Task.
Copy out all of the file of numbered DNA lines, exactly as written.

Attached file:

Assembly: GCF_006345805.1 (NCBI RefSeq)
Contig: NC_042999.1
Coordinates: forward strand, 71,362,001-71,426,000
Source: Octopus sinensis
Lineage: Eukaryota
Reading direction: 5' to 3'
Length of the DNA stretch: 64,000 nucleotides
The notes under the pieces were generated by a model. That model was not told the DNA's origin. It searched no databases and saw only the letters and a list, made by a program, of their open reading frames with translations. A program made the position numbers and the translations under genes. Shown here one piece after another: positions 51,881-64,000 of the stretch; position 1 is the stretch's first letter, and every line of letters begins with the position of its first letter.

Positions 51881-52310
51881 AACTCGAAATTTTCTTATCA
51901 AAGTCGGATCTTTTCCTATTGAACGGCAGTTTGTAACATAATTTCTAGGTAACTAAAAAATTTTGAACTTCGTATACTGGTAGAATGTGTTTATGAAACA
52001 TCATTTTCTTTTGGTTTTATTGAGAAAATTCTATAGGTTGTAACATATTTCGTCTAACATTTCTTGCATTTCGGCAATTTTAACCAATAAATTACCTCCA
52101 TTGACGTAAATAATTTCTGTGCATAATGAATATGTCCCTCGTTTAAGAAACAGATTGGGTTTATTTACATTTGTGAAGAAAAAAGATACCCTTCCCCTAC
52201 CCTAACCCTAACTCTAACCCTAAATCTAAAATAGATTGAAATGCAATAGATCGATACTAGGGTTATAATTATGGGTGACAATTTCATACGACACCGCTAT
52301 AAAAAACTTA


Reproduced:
Assembly: GCF_006345805.1 (NCBI RefSeq)
Contig: NC_042999.1
Coordinates: forward strand, 71,362,001-71,426,000
Source: Octopus sinensis
Lineage: Eukaryota
Reading direction: 5' to 3'
Length of the DNA stretch: 64,000 nucleotides
The notes under the pieces were generated by a model. That model was not told the DNA's origin. It searched no databases and saw only the letters and a list, made by a program, of their open reading frames with translations. A program made the position numbers and the translations under genes. Shown here one piece after another: positions 51,881-64,000 of the stretch; position 1 is the stretch's first letter, and every line of letters begins with the position of its first letter.

Positions 51881-52310
51881 AACTCGAAATTTTCTTATCA
51901 AAGTCGGATCTTTTCCTATTGAACGGCAGTTTGTAACATAATTTCTAGGTAACTAAAAAATTTTGAACTTCGTATACTGGTAGAATGTGTTTATGAAACA
52001 TCATTTTCTTTTGGTTTTATTGAGAAAATTCTATAGGTTGTAACATATTTCGTCTAACATTTCTTGCATTTCGGCAATTTTAACCAATAAATTACCTCCA
52101 TTGACGTAAATAATTTCTGTGCATAATGAATATGTCCCTCGTTTAAGAAACAGATTGGGTTTATTTACATTTGTGAAGAAAAAAGATACCCTTCCCCTAC
52201 CCTAACCCTAACTCTAACCCTAAATCTAAAATAGATTGAAATGCAATAGATCGATACTAGGGTTATAATTATGGGTGACAATTTCATACGACACCGCTAT
52301 AAAAAACTTA